Let’s make the stack explode in Java!

In one of my lectures about memory management in Java, I was looking for a quick and simple way to demonstrate the influence of local variables on the stack memory usage. So what came to my mind was this:

Local variables, including method parameters, are stored within a stack frame. As the stack size is limited, the maximum number of stack frames allowed on the stack depends on the size of each frame. Thus, when you declare some local variables within a method that recursively calls itself, the number of recursive calls until a stack overflow occurs should be lower than without the local variables.

Here is a program that allows you to demonstrate the expected behavior.

 * This program will intentionally cause a stack overflow.
 * This work is licensed under a Creative Commons
 * Attribution-NonCommercial 4.0 International License.
 * @author Andre M. Maier
 * @version 1.0
public class Demo {

   public static void main( String[] args ) {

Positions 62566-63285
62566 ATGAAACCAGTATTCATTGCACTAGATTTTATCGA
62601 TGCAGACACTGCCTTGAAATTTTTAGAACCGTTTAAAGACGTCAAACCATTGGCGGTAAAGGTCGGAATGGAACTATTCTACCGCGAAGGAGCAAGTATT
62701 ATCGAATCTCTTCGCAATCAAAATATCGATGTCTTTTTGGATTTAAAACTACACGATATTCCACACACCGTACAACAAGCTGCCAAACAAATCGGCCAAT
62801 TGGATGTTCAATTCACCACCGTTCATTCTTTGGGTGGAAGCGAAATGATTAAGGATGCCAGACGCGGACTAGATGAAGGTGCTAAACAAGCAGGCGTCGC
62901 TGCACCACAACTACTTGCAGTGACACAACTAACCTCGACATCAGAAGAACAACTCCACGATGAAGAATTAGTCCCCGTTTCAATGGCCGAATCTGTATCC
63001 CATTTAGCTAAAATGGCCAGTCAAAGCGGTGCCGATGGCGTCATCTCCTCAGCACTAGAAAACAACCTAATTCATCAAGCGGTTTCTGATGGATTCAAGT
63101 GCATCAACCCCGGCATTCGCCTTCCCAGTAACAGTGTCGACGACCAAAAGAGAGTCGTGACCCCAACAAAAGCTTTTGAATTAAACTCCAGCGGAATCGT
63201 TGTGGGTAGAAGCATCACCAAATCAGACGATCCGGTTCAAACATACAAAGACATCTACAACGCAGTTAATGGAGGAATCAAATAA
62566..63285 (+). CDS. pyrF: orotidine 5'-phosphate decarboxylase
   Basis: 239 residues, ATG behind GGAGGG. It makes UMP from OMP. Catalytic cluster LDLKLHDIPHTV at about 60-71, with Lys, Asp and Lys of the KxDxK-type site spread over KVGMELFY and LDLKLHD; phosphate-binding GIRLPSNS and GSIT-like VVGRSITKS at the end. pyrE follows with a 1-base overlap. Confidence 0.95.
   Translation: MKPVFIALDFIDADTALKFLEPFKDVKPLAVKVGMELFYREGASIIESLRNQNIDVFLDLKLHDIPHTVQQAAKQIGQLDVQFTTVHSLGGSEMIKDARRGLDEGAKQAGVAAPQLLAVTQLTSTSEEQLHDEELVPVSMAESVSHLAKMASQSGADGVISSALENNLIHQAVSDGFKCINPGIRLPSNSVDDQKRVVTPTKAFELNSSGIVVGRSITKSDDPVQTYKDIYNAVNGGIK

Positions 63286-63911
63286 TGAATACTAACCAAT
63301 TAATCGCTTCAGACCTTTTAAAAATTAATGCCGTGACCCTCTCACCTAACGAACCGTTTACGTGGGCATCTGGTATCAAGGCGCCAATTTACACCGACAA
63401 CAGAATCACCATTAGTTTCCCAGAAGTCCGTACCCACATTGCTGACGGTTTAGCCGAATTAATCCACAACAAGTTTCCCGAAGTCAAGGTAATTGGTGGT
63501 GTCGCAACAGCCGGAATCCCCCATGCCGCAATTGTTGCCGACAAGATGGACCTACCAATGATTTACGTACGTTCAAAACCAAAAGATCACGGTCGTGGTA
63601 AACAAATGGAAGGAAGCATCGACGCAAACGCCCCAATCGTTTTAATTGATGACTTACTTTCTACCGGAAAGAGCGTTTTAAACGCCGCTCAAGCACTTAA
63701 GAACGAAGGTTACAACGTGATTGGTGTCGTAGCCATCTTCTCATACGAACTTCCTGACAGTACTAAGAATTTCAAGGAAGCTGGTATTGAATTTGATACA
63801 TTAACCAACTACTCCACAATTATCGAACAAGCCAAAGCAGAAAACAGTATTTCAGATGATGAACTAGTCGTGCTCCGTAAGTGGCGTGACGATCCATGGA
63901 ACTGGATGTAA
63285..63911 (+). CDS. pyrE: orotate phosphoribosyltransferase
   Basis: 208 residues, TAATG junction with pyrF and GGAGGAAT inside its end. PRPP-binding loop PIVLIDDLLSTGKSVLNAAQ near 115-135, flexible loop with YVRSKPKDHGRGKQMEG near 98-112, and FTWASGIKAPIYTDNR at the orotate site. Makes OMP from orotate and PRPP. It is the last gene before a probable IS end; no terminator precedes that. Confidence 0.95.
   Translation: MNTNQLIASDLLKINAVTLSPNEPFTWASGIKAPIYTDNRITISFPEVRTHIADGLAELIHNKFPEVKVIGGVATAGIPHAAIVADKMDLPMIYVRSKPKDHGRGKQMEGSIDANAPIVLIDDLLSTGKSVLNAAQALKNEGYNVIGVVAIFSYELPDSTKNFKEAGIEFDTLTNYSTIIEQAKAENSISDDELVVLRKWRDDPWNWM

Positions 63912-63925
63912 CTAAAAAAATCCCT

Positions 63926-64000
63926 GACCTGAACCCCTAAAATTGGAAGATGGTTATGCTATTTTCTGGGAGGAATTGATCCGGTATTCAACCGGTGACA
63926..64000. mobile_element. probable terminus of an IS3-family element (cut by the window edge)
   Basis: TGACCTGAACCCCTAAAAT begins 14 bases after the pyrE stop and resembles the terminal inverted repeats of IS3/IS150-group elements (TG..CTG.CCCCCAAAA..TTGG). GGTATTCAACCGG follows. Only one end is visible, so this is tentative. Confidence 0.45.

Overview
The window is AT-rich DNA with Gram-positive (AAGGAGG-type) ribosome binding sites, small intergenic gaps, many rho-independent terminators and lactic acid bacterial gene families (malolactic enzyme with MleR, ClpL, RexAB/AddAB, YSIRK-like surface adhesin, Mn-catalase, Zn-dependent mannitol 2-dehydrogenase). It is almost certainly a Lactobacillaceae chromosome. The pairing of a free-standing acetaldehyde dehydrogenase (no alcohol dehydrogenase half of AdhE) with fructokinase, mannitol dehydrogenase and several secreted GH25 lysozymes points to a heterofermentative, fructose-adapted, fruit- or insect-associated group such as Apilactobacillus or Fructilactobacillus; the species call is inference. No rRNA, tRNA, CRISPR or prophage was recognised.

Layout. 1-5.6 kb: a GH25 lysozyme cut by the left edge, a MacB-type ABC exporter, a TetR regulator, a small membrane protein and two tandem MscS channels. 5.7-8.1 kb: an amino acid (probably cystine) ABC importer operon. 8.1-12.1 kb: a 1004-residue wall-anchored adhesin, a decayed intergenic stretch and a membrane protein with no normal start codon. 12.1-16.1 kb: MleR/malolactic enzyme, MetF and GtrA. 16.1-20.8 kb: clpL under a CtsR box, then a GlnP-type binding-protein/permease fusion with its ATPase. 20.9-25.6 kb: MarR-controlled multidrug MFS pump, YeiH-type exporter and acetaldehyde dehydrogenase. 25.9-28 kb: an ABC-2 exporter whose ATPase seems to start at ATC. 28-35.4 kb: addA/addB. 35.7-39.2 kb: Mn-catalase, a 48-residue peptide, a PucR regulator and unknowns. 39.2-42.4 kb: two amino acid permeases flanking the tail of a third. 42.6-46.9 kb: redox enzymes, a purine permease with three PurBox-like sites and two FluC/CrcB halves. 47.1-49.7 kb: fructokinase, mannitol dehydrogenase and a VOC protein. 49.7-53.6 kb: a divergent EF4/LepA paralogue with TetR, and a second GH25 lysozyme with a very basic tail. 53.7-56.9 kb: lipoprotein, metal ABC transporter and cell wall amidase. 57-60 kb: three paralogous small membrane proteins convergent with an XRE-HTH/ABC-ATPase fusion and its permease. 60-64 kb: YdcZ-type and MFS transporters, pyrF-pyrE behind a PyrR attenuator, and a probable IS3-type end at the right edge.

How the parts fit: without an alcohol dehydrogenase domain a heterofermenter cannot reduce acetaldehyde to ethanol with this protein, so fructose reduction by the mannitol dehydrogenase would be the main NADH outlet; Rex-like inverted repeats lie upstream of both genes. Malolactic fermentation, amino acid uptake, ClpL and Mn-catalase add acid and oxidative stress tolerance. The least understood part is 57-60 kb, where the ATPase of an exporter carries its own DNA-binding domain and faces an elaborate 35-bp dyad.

m( 0 );

   public static void m( int count ) {
      long a, b, c, d, e, f, g, h, i, j, k, l, m;
      System.out.println( count );
      m( ++count );

In order to make all variables, including the counter, reside in the stack frames, I decided to pass the count variable to the recursive method by parameter. The only purpose of the 64-bit long variables a to m is to inflate the stack frames.

During its runtime, the program will output the actual counter value on standard output. Sooner or later, the program is going to crash with a stack overflow exception.

When running the program, make sure you redirect the standard error stream

Note that you will have to redirect the standard error stream, to prevent it from interfering with the counter output.

java Demo 2> /dev/null

You will notice a significant difference in the maximum counter value if you comment out the line that declares the long variables a to m.

Using the non-standard option -Xss of the JVM you can change the maximum stack size and explore the influence on the maximum counter value.

java -Xss400k Demo 2> /dev/null

Have fun, and check out my blog entry about the JVM Heap.

About bitjunkie

Teacher, Lecturer, and BITJUNKIE ...
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